Wendy Watkins



  • 2006-07-03
    A decade ago, Canadian universities and Statistics Canada embarked on a joint adventure called the Data Liberation Initiative (DLI). While this initiative greatly increased the availability of data for academic research and instruction, it also created new challenges for the librarians and information professionals who were confronted with the task of organizing and supporting access to these resources. This paper will examine the challenges involved in the introduction of data into the traditional academic library. The experience of Canada’s DLI will be used to illustrate the types of issues involved and the approaches used in the Canadian context to address them. The paper will conclude by identifying the best practices that have emerged after a decade of experience in developing, refining and promoting the use of data as a means of strengthening the underpinnings for teaching and research.

  • 2001-04-25
    Some surveys contain multiple units of observation, while others come in many parts. This workshop will give participants hands-on experience using both types of files. The General Social Survey, Cycle 8 and the Canadian Travel Surveys will be used as examples. (Note: Data associated with this presentation is available on the DLI FTP site under folder 1873-216.)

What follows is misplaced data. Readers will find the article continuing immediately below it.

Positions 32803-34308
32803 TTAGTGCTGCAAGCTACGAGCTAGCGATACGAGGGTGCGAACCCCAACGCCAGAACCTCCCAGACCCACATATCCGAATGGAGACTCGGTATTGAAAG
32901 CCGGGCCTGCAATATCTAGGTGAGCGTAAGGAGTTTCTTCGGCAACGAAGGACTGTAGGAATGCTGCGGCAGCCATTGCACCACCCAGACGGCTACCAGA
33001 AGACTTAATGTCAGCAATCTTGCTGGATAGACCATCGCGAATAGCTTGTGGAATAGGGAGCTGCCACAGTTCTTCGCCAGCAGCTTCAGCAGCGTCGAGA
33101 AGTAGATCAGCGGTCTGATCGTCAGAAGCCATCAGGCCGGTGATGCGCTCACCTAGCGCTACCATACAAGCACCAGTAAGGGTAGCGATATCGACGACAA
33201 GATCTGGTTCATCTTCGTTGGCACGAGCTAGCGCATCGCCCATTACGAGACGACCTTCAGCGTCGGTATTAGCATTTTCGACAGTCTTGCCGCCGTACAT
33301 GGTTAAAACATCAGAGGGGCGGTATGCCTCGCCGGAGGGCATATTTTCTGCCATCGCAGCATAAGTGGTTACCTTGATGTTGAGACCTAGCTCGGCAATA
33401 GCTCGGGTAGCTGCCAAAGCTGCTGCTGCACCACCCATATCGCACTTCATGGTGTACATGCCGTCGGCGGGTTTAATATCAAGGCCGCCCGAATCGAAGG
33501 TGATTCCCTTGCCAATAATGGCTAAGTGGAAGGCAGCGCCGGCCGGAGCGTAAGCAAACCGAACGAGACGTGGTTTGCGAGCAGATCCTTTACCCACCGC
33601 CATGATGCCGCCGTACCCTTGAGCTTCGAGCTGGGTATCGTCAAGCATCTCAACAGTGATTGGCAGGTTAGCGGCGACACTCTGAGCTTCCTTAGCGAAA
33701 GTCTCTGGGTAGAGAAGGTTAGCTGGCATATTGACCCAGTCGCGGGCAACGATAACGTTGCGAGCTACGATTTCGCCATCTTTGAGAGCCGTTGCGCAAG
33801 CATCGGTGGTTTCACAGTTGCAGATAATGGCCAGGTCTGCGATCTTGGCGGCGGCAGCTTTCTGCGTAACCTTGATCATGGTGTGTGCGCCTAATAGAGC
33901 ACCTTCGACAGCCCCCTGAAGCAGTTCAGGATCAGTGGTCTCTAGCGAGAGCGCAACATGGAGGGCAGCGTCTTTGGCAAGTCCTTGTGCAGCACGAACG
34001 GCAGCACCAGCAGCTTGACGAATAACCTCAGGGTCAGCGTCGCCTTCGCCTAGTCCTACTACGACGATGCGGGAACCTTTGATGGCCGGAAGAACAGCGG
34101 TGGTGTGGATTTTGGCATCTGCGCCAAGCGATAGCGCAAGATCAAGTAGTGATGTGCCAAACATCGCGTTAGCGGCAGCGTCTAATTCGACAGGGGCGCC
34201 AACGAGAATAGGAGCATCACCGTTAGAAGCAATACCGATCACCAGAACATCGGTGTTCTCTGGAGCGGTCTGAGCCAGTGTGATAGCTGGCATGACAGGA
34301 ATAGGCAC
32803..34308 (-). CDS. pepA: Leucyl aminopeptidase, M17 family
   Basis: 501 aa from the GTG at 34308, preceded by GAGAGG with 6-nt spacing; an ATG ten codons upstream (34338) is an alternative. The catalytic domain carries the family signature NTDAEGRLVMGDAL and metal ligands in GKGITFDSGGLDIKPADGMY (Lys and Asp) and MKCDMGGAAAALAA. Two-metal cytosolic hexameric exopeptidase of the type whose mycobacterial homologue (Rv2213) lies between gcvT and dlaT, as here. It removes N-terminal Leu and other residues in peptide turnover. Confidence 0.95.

CAPDU/DLI Ontario and Quebec Training, Université de Montréal, Montréal, QC

  • 2002-05-29
    This presentation describes what aggregate data are. This is followed by a computing exercise that demonstrates how to aggregate data with SPSS. (Note: Data associated with this presentation is available on the DLI FTP site under folder 1873-217.)
    CAPDU/DLI Ontario Training, University of Toronto, Toronto, ON

  • 2004-03-08
    The content for Data Liberation Initiative (DLI) training workshops was initially seen as consisting of instruction in five areas: data services, data management, data structure, data content, and data analysis & use. Training that addressed management and support activities was envisioned as cutting across these five areas. Since this first curriculum framework, training seems to have been grouped into four primary areas: the administration of DLI and the technical services needed to support this; knowledge of data content; data reference skills; and statistical and data literacy skills. What are the substantive topics and skills to be taught? What are the best practices from our experience with previous workshops that we should follow in the future?
    DLI Train the Trainers Workshop, Université de Montréal, Montréal, QC

  • 2007-01-09
    This presentation explores the hurdles the Scholars Portal Metadata Project is facing and the current situation. The hurdles are access, use and standards. Looking forward the project will now focus on recognizing needs and building on the Scholars Portal model. The presentation also makes a case for adopting metadata standards and establishing a centralized data extraction/analysis system. DINO, Ryerson University, Toronto, ON